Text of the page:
The problem is with the Chrysler/Mercedes 722.6 transmission. Here is the scenario. The customer comes in complaining of a transmission leak. You raise the car and look, and it appears it is just a pan leaking. But look close! The problem is the harness plug on the passenger side front of the transmission.
The part Resembles a trailer wiring plug. Replace it with Chrysler part #68021352AA/ Mercedes#A2035400253. Be careful not to over-tighten the 7mm bolt in the harness installation. The harness plug is plastic and will crack. We use a little silicone around the 2 o-rings on the outside of plug going into the transmission case. We also put a little silicone on the o-ring on the male end of the plug that goes into your replaced harness. Since there is no way to know 100% if the pan is leaking, you can either recommend a transmission service at the same time, involving replacing the pan gasket, or tell the customer to return for a check-up in a few days to be sure the leak is gone.
If you have any questions, call your local LEONS TRANSMISSION SERVICES representative.
The Funny Side
- What happens if you get scared half-to-death twice?
- What if birds were tickled by feathers?
- What’s the speed of dark?
- If Barbie is so popular, why does she have to buy her friends?
Ford® vehicles with electronically controlled automatic transmissions can have a variety of transmission shifting and engagement problems when there is actually nothing wrong with the transmission itself.
The cause for these types of problems is typically one or more of the following:
- contaminated Mass Air Flow Sensor
- shift adapt memory has not been cleared
- “Re-flash”, “Calibration Update”, or Software Update is necessary to correct software problems with transmission control.
A contaminated Mass Air Flow sensor will skew fuel trim, engine load calculations, and affect transmission shifting and pressure control. As a general rule, it’s a good idea to clean the Mass Air Flow sensor and “brain dead”, or clear the computer on any Ford vehicle that has a suspected transmission problem, or after installing a rebuilt transmission. Which brings us to our next subject: clearing shift adapt memory.
On Ford vehicles with electronic transmissions, the computer adapts transmission pressure control and clutch apply timing to compensate for wear, manufacturing tolerances, and driving conditions. The adaptive information stored in the computer can be skewed enough to cause shifting problems, and the computer may not ‘relearn’ properly until it is reset to base values.
To clear the computer, or “brain dead” a Ford vehicle, disconnect the battery and hold the Positive and Negative battery cable ends together. Turn the key to the RUN position; hold the brake pedal down for about 10 seconds. Let the vehicle sit for about 10 minutes, then turn the key OFF and reconnect the battery.
Numerous software updates have been released for Ford vehicles to fix transmission shifting and operation problems. Leon’s Transmissions can “Reflash” or update the PCM calibration on any reprogrammable Ford vehicle. For more information, call your local Leon’s representative today!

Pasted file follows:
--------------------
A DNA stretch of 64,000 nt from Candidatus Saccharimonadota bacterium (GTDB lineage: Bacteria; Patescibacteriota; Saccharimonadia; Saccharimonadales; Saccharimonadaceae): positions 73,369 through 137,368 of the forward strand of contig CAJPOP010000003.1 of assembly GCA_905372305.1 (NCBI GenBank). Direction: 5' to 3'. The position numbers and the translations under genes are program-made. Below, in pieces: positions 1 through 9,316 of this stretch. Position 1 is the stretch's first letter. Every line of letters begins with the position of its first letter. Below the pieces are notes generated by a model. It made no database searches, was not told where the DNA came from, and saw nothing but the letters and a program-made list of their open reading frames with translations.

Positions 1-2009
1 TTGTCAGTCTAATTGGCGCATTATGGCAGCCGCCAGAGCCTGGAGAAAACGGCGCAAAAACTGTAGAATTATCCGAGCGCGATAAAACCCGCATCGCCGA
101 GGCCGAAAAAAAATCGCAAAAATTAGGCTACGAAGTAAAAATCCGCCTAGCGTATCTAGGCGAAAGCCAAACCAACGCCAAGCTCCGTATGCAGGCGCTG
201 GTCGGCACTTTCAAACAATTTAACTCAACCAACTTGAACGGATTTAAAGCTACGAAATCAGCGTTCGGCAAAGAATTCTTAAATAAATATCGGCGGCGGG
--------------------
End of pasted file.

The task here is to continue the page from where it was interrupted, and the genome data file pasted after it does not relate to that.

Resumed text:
The Funny Side
Ed was in trouble. He forgot his wedding anniversary. His wife was really angry. She told him, ‘Tomorrow morning I expect to find a gift in the driveway that goes from 0 to 200 in less than 10 seconds…AND IT BETTER BE THERE!’
The next morning Ed got up early and left for work. When his wife woke up she looked out the window and sure enough there was a box gift-wrapped in the middle of the driveway. Confused, she put on her robe and ran out to the driveway, and brought the box back in the house. She opened it and found a brand new bathroom scale. Ed has been missing since Friday.
Welcome to Leon’s Transmission’s Car Culture column! This month we will look at Drive-in theatres. The first drive-in theatre was opened Tuesday, June 6th, 1933 in Camden, New Jersey. The price of admission was $.25 cents per car plus $.25 cents per person. The Drive-in was the creation of Richard Hollingshead. He worked at his dad’s “Whiz Auto Products” store. Richard had a hankering to invent something that combined two of his favorite interests: cars and movies. Originally, sound was provided by large speakers mounted around the parking area. Later, in the 1940’s RCA developed smaller speakers that would hang on your car window.
Further inventions were a clip that you would attach to your car antenna allowing sound to play through your car radio. This design accounted for many dead batteries at the end of the movie, and no doubt, a good excuse for teenagers to tell their parents as to why they were late. Soon the drive-in movie theater nickname “Passion Pit” was born! The 1950’s were the height of the drive-in’s popularity. Families could pack the car with kids in pajamas and mom didn’t need to get all dressed up, to enjoy a night out. The 1970’s saw the decline of the drive-in. Many became swap meets while others were torn down. The Automobile Club reported only 19 drive-ins in California showing movies in 2011. Many of us have fond memories of the neon-lit “Van Nuys Drive-in”, “The Reseda Drive-in”, and the “Winnetka 4 Drive-in”, located in Chatsworth.
See this beautifully restored drive-in speaker and more car artifacts at the Leon’s Transmission “Car Corner” display at the Murphy Auto Museum, located at 2230 Statham Blvd, Oxnard.
Open Saturday & Sunday: 10:00 am – 4:00pm